Health care ranks as the costliest industry when it comes to recovering from a data breach. Here’s one leader’s perspective on how to address data security in a children’s hospital.
Data breaches are a constant threat and especially costly for health care organizations. A recent study shows data breaches cost health care organizations an average of $6.5 million per incident—that’s more than 60% higher than other industries and the ninth consecutive year the health care sector has shouldered the highest financial burden for data breaches. That doesn’t begin to account for the toll breaches have on patients and their families.
Children’s Hospitals Today talked with Zafar Chaudry, M.D., M.S., MIS, MBA, senior vice president and chief information officer of Seattle Children’s Hospital to discuss what children’s hospitals should be doing to stay ahead of this threat.
What are you doing to address data security and to ensure patient data is safe?
In most cases, the biggest threat is typically internal. Employees may unknowingly move data around, and that may create more exposure than an attack from the outside. So, our efforts start with a massive educational program for our employees to keep them up to date as to what data security is all about, what's happening and what to look out for. At the same time, we challenge our staff by testing their ability to respond to potential questions and threats. People love to click on emails—that's usually where a lot of these problems start.
In addition, we're looking at leveraging ethical hackers. The only way to protect yourself from an attack or a data breach is by trying to get into the mind of the hacker, because no matter how much technology you have, those folks tend to find a way to tunnel into what you're doing. Frequent penetration testing—hiring an ethical hacker to look at your network and systems and give you a list of things they see as potential gaps—is important.
Data security is a concern for all industries, but what challenges do health care organizations face?
We’re sitting on a multitude of information. It's a great source for a hacker to get everything they need in one place. People who tend to attack hospitals can use that information to build fake personas, so it sells for more on the black market.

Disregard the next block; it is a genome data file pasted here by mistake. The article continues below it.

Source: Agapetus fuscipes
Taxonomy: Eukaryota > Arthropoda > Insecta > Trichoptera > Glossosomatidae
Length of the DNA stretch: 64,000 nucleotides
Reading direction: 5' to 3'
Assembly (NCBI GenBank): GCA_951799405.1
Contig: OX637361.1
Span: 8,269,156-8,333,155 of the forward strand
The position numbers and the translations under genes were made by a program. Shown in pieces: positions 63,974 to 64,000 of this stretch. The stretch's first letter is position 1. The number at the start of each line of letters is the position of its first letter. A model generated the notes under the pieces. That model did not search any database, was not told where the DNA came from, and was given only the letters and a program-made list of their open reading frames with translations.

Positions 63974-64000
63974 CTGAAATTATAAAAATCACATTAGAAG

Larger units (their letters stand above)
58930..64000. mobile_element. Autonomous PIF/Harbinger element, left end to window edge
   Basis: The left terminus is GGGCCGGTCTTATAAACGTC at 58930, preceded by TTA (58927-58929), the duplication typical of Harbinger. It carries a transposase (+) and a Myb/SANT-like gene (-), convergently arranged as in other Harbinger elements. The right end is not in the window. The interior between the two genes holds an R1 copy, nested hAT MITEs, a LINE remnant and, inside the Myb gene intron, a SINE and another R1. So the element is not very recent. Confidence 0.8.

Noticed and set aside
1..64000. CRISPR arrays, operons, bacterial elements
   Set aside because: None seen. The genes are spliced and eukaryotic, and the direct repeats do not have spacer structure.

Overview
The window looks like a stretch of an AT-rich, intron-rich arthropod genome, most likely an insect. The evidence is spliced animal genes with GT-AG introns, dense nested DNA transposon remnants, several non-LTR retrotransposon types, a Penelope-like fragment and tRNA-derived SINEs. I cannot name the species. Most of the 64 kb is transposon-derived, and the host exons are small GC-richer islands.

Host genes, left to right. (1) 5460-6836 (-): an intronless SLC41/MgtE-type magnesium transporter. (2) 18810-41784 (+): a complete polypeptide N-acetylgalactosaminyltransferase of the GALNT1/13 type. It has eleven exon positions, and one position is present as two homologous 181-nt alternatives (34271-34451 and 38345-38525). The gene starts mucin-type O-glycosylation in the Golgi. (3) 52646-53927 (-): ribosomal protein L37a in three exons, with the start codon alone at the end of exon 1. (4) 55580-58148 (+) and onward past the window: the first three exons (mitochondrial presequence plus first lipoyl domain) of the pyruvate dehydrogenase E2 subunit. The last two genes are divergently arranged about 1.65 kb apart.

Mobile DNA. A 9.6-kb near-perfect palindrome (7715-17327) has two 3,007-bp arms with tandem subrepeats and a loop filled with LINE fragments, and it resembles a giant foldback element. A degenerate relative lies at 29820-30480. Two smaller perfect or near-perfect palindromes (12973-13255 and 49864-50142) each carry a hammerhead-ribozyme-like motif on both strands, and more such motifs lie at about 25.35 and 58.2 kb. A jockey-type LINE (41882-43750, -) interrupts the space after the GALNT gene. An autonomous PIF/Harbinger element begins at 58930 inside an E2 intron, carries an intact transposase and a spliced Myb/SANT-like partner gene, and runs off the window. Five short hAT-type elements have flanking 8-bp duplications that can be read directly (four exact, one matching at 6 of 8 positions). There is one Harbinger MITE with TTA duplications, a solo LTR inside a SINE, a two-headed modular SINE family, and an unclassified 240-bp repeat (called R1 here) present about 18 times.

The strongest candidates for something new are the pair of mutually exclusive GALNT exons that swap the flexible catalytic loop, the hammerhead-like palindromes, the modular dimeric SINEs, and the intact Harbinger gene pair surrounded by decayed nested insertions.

And the complexity in health care is how much value you can place on data security when our core mission is taking care of kids. These kids are sick, and some may even die. In the mind of the clinician, their focus is trying to keep these kids alive; data security isn’t always top of the list.
Similarly, your consumers—families of patients—probably aren’t thinking about data security, but it’s your responsibility to protect them.
Exactly. When we see parents, they are worried about their child and are willing to give us any information we may request. They have an expectation coming into a health care organization that anything they give us should be safe. I think there's a code of conduct that we should have a higher obligation than even the Amazons and the Microsofts of the world in terms of taking care of patient data—securing it and keeping it.
What we're seeing now is the people managing technology in health care must buy the next generation of tools that are doing more than just data protection. That 24/7 monitoring is a lot more challenging for hospitals because traditionally, IT shops at hospitals haven't run their own 24/7 security monitoring and threat detection systems.
What advice would you give to other hospitals?
Get stakeholders engaged in a data-security committee and make sure it’s not full of technologists—get clinician and leadership input. This committee should meet frequently to discuss the threats the technologists are seeing and to plan for rehearsing different scenarios to make sure people are always prepared and to ensure that people have data security top of mind.
It’s also important to always be prepared for a data breach by having external forensics companies on retainer, because when something does happen—and inevitably it will—that's the worst time to seek help.
Bottom line: I believe that health care organizations need to partner with world-class leaders in a 24/7 security operation. Everything you see happening in your organization should be backed by a team of internal investigators with a constant audit and risk assessment process. Do spot checks on staff, see what they're doing, risk-assess those actions and then self-correct moving forward.
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